EACT Survey 2020 results | The Association of Corporate Treasurers

EACT Survey 2020 results

The European Association of Corporate Treasurers is a not-for-profit organisation bringing together 23 national treasury and finance professional associations across Europe with about 14,000 members representing 6,500 groups/ companies. The EACT runs an annual survey and this blog comments on some of its findings.


The survey had around 200 responses from across Europe between 11th March and 15th April and included a number of responses during the initial stages of the COVID-19 pandemic. It covered 6 key areas:

  • Treasury Priorities
  • Treasury Innovation
  • Themes of Interest
  • Involvement in Working Capital Management
  • Treasury Centralisation Challenges
  • Treasurers' Involvement in the ESG Agenda

Treasury Priorities

Consistent with the ACT’s own Business of Treasury survey, cashflow forecasting remains the no.1 priority for most treasurers. Listening to treasurers in our conversations with them, it is clear that cash forecasting has taken over the lives of many of them with frequencies shortening (including some performing forecasts twice per week) and greater commentary and detail expected.

The pandemic has highlighted the ability of technology to support a more dispersed workforce that can offer continuity of activities within a well-controlled and secure infrastructure and it’s not surprising that technology has increased in its level of importance.

Treasury Innovation

Unsurprisingly, most respondents focused on data analytics and Robotic Process Automation (RPA) rather than crypto currencies and blockchain. Many treasurers we talk with are already using RPA to automate some of their regular activities such as daily liquidity management, bank reconciliations and cash forecasting, and using data analytics as a tool to improve the quality of cash forecasting. The challenge for many treasurers will be the prioritisation of scarce internal IT resource which will be required for other projects that may have more immediate business critical implications. Creating a compelling business case will become increasingly key and it may be that the pandemic provides suitable support for the need for a treasury capability that ensures adequate liquidity to fund the business.

Themes of interest

The top three items raised by treasurers all related to real time – information, liquidity and payments. Treasurers are increasingly aware of the disconnect between their personal lives (characterised by real time balance information and real time payments) and the companies they work for (with updated balance information only available at certain times for certain types of payments and high value payments that can sometimes take all day to be seen by the beneficiary). The New Payments Architecure from pay.uk will transform significant areas of the UK payment infrastructure but this will take most of this decade to deliver. Banks and FinTechs are looking to deliver new services that increase the use of Faster Payments in areas such as payroll processing and balance retrieval.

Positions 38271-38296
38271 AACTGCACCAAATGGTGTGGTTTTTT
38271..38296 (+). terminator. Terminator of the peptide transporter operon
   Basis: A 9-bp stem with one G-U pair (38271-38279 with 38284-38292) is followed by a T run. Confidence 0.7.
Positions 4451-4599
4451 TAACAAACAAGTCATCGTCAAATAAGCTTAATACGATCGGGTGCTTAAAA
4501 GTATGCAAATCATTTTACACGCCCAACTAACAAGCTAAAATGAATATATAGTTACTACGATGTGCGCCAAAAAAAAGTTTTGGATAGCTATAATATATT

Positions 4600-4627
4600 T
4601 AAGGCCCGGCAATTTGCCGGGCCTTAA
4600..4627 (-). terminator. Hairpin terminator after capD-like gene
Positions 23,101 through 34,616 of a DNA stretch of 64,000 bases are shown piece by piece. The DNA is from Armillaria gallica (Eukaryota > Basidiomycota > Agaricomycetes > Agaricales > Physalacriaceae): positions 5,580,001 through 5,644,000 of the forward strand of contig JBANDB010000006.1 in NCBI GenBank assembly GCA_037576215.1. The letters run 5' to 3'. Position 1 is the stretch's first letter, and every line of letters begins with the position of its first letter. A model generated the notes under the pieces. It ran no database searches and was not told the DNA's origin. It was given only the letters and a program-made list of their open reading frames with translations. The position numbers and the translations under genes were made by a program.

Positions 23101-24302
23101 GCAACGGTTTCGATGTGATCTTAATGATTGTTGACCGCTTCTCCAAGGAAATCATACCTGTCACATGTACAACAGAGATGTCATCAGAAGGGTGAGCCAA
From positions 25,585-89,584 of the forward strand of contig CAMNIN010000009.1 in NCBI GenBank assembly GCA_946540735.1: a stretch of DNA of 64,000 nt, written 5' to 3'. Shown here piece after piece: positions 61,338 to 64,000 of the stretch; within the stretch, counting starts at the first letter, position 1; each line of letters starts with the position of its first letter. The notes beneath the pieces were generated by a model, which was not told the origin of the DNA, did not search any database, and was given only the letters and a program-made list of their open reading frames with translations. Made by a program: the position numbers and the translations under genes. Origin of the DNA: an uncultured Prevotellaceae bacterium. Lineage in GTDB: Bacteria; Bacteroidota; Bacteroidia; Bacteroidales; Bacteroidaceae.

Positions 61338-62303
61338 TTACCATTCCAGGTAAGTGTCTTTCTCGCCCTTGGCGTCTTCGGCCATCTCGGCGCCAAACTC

Working Capital Management

45% of respondents stated that treasury was fully or partially responsible for managing working capital. One trend we have witnessed over the last few years is the increasing number of organisations that combine accounts receivable and payable activities under one team. In our calls with treasurers this has made it easier to monitor working capital at a business level and also for the treasurers and others to manage key aspects of working capital. We anticipate that as economies start to reopen and at different rates, businesses and treasurers will need to pay increasing attention to working capital to avoid it becoming a significant drain on liquidity.

Treasurers' Involvement in the ESG Agenda

 We know that many treasurers are playing a key role in financing business activities – especially those related to transitioning to a low carbon economy. The survey looked at how treasurers are supporting internal initiatives to reduce their carbon footprint and 50% were looking at ways to reduce paper-based processes. Given that a single sheet of paper is estimated to produce roughly 0.0092 lbs of CO2 (and a pack of 500 sheets produces 4.59 lbs of CO2), any reduction can have a significant long term impact.

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